Savoy Jazz’s Roots of Doo Wop collection consists of 20 songs from 15 different vocal groups recorded between September of 1949 and October of 1955, starting in about the middle of the classic doo wop era and wrapping up before that era’s close in 1957 and the overlapping rise of rock and roll. Produced during the time span covered by the disc were hits by the Orioles (“Crying in the Chapel” in 1953), the Penguins (“Earth Angel” in 1954) and the Platters (“Only You” and “The Great Pretender” in 1955). Popular, genre-bending hits that came afterwards and that the disc leaves off include “Why Do Fools Fall in Love?” by Frankie Lymon and the Teenagers in 1956, the Five Satins’ “In the Still of the Night” also in 1956, the Coasters’ “Yakety Yak” and “Charlie Brown” in 1958 and 1959, and the Flamingoes’ version of “I Only Have Eyes for You” in 1959, along with the Drifters’ “There Goes My Baby” that same year.
The Roots of Doo Wop is no overview of hits; it’s Savoy’s way of recognizing some of the lesser-known acts who may only be familiar to collectors. “Lilacs in the Rain”, the opening track by Baltimore’s Ravens, a group considered to be doo wop pioneers and the only group here who could be described as well known outside of doo wop circles, sounds warm and beautiful. The quality is consistently striking throughout. Appropriately rainy, it features brushed snare and Maithe Marshall’s inhuman falsetto, prominent on the other Ravens selection as well, “Count Every Star” (Marshall also turns up on two tracks by the Marshall Brothers). Unless you’re already steeped in doo wop or vocal groups it’s likely that you’ve heard little else like the vocal performances captured here. It’s a reminder of how endearing and meaningful it is to hear human voices unadorned and free from manipulation. It may be overly romantic to assume that all these groups were just in this for the love of the song, but when the groups have names like the Four Buddies and the Dreams, it’s easy to let yourself indulge in the fantasy. That’s partially what’s so appealing; the sound and the songs seem to come out of a time when everything was different in music; a time, it’s easy to convince yourself, when everything was better.
Most of the selections are ballads and they’ll open the ears of uninitiated listeners. Two of the best cuts are from Detroit’s Falcons—“How Blind Can You Be” and “You’re the Beating of my Heart”—both taken from the group’s only recording session in 1951. The Four Barons’ “Lemon Squeezer” (1950) drives home even further the seeming agelessness of this metaphor. Hearing singer David McNeil proclaim himself a “lemon squeezin’ daddy” and sing, “I like lemonade baby / I’m as thirsty as can be / Hurry on out of that kitchen and bring those lemons here to me The way I squeeze your lemons is a downright dirty shame” is a lot more appealing than hearing Robert Plant wail about falling out of bed when his lemons get squeezed.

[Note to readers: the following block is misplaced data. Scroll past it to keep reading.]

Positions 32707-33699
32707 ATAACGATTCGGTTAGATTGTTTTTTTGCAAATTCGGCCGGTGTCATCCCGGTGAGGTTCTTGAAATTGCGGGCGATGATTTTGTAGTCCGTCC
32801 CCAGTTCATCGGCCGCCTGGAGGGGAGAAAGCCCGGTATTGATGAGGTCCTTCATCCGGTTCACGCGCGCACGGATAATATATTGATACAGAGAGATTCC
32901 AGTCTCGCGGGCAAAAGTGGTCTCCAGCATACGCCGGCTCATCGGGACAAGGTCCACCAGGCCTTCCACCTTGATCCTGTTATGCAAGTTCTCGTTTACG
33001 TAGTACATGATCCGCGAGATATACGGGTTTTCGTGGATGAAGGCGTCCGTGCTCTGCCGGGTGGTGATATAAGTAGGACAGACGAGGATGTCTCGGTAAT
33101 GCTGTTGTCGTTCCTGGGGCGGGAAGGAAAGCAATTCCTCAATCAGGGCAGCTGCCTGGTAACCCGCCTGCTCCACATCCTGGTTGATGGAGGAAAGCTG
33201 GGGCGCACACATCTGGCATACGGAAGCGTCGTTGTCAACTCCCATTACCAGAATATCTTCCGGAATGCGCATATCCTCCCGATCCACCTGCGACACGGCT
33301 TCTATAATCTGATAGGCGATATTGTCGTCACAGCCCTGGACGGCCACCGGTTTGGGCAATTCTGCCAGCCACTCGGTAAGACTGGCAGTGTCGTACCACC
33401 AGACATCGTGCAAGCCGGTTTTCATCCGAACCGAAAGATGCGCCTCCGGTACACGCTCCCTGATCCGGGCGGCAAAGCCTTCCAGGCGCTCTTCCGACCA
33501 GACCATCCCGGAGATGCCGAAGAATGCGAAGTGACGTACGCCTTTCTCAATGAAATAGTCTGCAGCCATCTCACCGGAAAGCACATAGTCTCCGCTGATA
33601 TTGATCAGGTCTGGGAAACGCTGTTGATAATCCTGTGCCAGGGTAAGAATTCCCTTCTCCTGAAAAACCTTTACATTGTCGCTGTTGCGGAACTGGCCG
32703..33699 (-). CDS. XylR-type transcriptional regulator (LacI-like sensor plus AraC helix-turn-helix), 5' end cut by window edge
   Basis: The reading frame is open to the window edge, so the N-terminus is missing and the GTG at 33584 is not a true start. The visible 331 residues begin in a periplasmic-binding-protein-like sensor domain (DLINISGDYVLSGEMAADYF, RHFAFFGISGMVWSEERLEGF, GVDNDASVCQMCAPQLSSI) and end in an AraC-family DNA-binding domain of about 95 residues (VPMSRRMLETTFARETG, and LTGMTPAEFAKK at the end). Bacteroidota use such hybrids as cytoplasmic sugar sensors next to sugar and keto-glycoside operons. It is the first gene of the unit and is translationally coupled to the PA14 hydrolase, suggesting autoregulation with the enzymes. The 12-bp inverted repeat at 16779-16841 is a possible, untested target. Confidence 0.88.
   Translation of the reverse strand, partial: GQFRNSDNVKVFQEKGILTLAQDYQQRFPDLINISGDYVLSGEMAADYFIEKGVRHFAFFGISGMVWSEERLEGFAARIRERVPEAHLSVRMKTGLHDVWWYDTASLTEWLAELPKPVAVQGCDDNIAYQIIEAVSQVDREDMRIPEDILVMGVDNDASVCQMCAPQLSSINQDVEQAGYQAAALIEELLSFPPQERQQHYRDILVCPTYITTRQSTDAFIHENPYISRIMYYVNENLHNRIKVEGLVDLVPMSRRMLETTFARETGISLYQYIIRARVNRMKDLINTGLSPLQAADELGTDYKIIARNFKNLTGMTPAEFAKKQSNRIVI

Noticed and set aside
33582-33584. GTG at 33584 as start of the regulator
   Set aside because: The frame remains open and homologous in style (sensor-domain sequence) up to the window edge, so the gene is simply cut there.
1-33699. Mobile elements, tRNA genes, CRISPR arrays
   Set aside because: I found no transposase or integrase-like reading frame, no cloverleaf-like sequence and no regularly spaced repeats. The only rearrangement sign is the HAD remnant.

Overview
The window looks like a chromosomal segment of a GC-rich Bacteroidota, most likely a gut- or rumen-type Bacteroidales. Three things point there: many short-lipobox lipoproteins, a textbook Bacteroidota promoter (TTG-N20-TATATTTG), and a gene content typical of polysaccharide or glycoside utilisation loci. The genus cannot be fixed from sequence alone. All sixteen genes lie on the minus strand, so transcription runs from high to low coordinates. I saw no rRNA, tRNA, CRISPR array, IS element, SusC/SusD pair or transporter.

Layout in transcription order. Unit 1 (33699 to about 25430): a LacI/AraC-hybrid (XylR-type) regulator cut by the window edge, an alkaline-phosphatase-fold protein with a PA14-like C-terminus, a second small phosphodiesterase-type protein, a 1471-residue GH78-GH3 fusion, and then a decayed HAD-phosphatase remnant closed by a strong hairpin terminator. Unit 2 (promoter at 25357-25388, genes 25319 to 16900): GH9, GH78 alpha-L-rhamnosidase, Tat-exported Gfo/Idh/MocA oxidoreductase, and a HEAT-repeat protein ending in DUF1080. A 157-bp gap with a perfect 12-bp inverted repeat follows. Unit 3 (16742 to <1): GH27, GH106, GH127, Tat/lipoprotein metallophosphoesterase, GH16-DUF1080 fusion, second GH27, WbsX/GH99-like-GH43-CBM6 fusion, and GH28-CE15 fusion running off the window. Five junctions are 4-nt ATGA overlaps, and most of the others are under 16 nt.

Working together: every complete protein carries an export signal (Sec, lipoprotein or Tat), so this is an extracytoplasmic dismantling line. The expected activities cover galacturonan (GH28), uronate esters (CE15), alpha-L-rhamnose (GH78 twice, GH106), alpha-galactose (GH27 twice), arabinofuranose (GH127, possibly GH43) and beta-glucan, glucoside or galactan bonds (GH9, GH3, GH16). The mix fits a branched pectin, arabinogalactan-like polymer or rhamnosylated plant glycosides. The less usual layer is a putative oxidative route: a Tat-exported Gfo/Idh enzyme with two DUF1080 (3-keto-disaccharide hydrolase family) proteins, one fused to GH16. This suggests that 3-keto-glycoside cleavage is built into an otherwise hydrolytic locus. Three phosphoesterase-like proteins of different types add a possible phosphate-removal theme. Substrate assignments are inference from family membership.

Arranged chronologically, it’s the songs that close the disc that make the case, and ultimately blur the genre lines a bit, for the compilations’ claim on these songs as “the stuff that lead up to the 1956 rock ‘n’ roll explosion.” The Roamers pick the tempo up markedly with “Chop Chop Ching A Ling”, complete with sax solo, and the disc’s last five songs from the Roamers, Luther Bond & the Emeralds, Little Anthony & the Duponts, and two from Little David & the Harps are all from 1955, the same year that produced “Maybellene”, “Rock Around the Clock”, and “Tutti-Frutti”.
A lot of the parallels between the culture of doo wop fans (or really, that of the fans of any musical genre) and ‘80s and ‘90s indie-rock fandom may have already been drawn, but it’s worth mentioning, especially as people begin looking backwards to compensate for the lack of nourishment to be had from most of current popular radio. Lenny Kaye, writing in 1970 about a 1965 concert of a cappella singers, a New York-based style that grew out of doo wop in the early 1960’s, in Hackensack, New Jersey, not far from Savoy’s home in Newark, qualified the unifying force of being hip to music that others may choose to overlook: “And it was exciting to be at the theatre; a kind of community existed between the people who came, a spiritual bond which said that there is one thing that binds us all together—one thing that we have that the Others don’t even know about. There was a sense of belonging, of participation in a small convention of your own personal friends.” In the liner notes to this collection, Billy Vera expresses a similar sentiment, “And part of the excitement was knowing that you were onto something known only to the hip few, much as jazz was in its early years. You were on the inside and everybody else was out.” Taken in that way, it becomes even more flattering and worthwhile that a group of enthusiasts have chosen to open up their doors and let us all in a little on their secret.
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